In a truly welcoming address, Ambassador Moose recounted his own days in Model United Nations, as well as his work with the United Nations System from his time as a diplomat with the U.S. State Department. He talked to the attendees about the work of USIP: “USIP works in a unique way, incorporating both “think” and “do” into our approach. We conduct research and thought analysis on issues of peace and conflict. We then apply that knowledge on the ground in conflict zones, assessing what works and what doesn’t. We then share our experience and our knowledge with others, notably including U.S. policy makers.” He also left the attendees with a reminder about the value of the United Nations: “What the UN offers above all is a place and a space where international actors, both governmental and non-governmental, can come together to deliberate on the global problems that confront us, and devise plans and strategies for how we can address them. But while the UN is a place where governments and others can come together to address and solve problems, it is also a political arena where states do battle over their competing international interests, ideologies, and visions.” Once he completed his remarks, he was able to introduce his colleague Ambassador Michele J. Sison, the current Assistant Secretary of State for the International Organization Bureau at the State Department, who also added her words of encouragement and talked about her own time in Model UN, and how being a student in Prince George’s County Public Schools and Model UN also helped shape her interest in diplomacy and global affairs. Finally, Manager of Global Education Sarmat Chowdhury expressed his passion and excitement for Model UN, and reminded delegates to have fun, and to make some new friends throughout the day.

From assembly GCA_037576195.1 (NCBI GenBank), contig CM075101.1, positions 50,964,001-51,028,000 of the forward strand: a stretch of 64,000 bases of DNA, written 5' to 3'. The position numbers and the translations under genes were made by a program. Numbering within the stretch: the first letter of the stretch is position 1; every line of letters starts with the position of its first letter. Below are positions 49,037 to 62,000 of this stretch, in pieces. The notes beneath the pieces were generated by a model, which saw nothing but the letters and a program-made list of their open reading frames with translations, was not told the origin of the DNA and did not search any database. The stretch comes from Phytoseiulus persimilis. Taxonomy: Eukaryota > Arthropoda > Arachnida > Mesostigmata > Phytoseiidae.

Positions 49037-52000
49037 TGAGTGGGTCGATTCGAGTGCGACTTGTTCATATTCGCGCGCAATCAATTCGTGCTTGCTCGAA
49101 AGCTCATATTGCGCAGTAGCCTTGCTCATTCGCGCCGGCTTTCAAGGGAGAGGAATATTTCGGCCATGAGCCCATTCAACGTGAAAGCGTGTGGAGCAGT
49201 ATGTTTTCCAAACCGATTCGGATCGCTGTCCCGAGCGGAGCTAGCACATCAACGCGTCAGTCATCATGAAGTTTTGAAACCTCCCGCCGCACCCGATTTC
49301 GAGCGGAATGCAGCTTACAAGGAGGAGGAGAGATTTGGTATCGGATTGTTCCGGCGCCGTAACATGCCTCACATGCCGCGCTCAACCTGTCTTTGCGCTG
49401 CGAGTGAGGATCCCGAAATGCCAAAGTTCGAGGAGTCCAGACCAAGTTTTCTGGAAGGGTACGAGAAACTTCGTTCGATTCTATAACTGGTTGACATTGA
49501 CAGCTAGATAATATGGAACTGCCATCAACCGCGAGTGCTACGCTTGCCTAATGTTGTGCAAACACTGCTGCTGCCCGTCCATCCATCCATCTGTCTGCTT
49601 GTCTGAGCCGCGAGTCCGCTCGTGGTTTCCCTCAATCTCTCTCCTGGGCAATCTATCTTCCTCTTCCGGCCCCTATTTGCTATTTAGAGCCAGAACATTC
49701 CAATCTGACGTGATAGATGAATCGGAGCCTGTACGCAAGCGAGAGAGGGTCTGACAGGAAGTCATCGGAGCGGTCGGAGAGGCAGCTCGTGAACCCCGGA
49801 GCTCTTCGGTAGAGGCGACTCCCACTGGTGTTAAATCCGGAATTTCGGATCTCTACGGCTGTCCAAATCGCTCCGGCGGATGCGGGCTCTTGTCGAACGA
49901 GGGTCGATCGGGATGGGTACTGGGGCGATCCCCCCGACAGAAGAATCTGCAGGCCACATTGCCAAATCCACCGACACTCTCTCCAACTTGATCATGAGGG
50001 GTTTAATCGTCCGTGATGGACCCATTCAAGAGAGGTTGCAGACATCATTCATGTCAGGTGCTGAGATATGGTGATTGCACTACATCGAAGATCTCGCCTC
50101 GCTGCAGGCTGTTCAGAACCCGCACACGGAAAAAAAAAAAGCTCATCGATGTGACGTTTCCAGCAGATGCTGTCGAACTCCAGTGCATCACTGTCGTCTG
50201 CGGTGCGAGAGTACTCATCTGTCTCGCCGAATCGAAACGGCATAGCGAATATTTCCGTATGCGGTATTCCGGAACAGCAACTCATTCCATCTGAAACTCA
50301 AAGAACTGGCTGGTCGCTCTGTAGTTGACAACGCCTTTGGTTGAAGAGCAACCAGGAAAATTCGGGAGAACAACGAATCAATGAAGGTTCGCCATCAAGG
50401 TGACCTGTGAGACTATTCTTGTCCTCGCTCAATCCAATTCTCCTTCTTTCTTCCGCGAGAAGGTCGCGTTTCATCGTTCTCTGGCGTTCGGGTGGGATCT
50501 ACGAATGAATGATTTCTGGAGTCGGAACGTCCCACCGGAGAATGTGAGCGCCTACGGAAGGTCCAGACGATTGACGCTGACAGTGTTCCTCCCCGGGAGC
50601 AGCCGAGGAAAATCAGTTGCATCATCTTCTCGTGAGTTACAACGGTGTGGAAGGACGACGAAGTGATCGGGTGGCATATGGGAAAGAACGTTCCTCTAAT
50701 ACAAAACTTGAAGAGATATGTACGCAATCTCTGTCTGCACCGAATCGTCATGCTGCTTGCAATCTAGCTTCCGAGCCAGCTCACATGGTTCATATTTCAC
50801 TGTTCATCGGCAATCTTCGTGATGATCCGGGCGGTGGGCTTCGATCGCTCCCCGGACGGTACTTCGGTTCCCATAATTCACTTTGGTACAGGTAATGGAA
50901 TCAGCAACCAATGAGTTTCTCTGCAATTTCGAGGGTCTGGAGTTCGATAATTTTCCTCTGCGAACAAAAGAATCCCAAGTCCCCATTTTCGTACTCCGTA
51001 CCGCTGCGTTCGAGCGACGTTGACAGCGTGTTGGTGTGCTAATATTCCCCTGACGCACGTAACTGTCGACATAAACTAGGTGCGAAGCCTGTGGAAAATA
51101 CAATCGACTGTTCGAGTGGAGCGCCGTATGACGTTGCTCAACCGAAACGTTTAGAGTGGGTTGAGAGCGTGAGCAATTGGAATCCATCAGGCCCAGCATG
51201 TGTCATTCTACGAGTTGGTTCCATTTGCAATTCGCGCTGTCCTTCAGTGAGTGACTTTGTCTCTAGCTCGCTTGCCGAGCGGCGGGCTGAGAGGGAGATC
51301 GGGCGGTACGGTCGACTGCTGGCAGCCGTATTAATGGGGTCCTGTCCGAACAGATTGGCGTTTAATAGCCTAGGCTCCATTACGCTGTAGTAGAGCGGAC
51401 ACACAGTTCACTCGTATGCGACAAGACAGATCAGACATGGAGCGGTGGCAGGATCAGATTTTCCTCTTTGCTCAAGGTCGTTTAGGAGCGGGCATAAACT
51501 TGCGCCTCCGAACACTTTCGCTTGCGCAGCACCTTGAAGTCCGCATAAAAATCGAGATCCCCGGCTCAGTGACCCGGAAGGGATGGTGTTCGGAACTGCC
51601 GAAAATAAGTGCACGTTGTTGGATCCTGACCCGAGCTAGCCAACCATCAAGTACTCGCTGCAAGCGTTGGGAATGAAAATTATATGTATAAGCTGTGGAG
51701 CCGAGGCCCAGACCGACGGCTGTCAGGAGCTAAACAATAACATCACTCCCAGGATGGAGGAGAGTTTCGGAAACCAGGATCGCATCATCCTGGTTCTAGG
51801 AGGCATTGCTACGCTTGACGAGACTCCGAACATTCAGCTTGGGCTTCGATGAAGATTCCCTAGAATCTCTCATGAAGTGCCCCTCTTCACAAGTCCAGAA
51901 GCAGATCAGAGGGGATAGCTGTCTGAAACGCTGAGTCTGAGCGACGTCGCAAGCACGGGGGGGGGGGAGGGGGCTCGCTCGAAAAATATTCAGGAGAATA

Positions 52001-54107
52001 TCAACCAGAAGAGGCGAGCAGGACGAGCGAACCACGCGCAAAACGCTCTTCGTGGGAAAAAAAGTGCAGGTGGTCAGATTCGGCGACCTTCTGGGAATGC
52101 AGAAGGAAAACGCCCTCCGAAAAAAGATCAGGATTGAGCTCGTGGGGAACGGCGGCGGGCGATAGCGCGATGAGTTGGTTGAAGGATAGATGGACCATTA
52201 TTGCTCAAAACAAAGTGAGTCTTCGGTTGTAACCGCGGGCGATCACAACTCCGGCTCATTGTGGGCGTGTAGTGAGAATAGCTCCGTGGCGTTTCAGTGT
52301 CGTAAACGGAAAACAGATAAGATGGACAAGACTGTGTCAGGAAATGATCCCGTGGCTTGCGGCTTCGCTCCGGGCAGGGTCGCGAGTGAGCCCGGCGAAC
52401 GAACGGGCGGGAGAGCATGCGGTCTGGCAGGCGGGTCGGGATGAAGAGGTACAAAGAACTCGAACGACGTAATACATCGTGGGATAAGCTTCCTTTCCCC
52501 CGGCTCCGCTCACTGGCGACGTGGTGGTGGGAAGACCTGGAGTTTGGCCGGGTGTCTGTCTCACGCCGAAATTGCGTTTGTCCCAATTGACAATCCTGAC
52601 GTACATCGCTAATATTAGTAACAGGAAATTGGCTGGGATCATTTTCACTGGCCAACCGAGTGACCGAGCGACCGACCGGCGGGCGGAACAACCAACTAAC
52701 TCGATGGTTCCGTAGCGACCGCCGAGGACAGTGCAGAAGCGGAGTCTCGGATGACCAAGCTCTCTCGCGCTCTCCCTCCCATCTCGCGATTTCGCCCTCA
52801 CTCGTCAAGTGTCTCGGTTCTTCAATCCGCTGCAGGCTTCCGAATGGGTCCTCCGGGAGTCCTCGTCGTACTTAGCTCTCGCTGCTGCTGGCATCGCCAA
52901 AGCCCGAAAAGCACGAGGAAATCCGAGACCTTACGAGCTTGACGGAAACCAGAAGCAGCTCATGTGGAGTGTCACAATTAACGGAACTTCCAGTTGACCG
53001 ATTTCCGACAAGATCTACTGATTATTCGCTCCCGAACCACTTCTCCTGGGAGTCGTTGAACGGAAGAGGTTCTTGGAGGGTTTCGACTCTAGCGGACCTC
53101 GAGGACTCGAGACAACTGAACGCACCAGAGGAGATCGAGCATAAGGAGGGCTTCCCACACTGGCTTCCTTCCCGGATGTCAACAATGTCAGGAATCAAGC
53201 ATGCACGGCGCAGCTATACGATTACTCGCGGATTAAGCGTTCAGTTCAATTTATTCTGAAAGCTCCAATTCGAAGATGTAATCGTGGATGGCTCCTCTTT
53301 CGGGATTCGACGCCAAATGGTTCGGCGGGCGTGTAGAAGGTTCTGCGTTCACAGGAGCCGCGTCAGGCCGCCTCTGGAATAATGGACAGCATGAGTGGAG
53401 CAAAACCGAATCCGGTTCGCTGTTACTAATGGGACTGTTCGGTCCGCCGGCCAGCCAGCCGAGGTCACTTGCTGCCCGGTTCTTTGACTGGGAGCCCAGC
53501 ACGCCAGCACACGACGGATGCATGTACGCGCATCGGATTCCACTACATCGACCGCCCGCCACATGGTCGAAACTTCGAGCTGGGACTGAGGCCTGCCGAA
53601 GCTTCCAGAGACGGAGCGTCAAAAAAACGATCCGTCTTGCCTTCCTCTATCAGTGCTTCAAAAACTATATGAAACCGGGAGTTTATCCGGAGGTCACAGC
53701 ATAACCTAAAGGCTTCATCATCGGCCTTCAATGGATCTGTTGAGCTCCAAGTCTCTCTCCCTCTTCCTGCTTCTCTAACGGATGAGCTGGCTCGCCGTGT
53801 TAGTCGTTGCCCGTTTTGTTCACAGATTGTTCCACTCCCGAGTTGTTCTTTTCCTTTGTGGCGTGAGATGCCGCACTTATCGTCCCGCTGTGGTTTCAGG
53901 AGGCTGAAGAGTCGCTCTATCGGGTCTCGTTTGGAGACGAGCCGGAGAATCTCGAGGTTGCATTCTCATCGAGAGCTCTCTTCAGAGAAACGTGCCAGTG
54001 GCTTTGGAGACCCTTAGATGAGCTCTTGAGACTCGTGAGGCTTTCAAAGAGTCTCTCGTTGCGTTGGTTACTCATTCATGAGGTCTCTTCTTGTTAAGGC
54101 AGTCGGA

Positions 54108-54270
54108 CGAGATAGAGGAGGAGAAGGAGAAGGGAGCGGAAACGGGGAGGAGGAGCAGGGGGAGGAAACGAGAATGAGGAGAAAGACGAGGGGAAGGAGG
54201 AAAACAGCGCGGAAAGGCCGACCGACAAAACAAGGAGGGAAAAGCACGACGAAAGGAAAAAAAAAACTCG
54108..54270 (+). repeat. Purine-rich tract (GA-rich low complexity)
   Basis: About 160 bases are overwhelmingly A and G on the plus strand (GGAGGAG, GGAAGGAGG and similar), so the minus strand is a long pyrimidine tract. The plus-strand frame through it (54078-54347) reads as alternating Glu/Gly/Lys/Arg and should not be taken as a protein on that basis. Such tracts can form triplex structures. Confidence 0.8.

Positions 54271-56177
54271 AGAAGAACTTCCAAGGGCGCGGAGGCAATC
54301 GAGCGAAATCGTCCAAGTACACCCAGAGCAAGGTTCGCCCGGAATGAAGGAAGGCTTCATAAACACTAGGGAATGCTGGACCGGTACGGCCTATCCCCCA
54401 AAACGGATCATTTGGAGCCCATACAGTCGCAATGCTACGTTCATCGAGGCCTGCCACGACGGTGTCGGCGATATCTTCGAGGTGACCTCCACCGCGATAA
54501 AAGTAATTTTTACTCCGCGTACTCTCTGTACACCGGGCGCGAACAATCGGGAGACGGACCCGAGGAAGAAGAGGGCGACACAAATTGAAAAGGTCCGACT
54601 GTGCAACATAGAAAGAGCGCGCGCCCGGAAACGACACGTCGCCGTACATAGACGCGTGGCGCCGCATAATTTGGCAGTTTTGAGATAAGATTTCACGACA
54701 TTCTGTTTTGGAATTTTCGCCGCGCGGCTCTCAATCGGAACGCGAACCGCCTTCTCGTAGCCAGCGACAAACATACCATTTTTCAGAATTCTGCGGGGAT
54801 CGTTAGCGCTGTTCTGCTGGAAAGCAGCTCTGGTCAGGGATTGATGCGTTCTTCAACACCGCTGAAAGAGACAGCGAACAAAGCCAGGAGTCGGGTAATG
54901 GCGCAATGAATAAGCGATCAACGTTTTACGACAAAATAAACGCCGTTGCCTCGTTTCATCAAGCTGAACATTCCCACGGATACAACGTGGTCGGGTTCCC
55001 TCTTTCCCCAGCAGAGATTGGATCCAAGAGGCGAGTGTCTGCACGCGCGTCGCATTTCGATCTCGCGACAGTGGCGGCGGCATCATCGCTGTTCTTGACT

There were 6 committees offered during the conference – students were representing countries in the United Nations Environmental Programme (UNEP) where they were discussing Ecosystem Restoration, or Migrant Access to Global Humanitarian Aid in the International Organization for Migration (IOM). The United Nations Human Rights Council (UNHRC) tackled Racial Issues when Combatting Poverty, and the simulation of the International Labor Organization (ILO) utilized the tripartite system while addressing The Global Call for Action for a Human-Centered Recovery. Finally, delegates were debating on Protecting Civilians Against Armed Conflict in the United Nations Security Council, one of the flagship committees at the conference. Once their chairs called them to order, the delegates were able to deliver their opening speeches, and began debating the topics that they had spent weeks researching and preparing for. Eventually, after several hours of productive debate (and a break for lunch in the Great Hall of USIP) delegates were able to form their blocs and present their draft resolutions, with the each working paper creating policy proposals that worked to ensure the mitigation of their topics.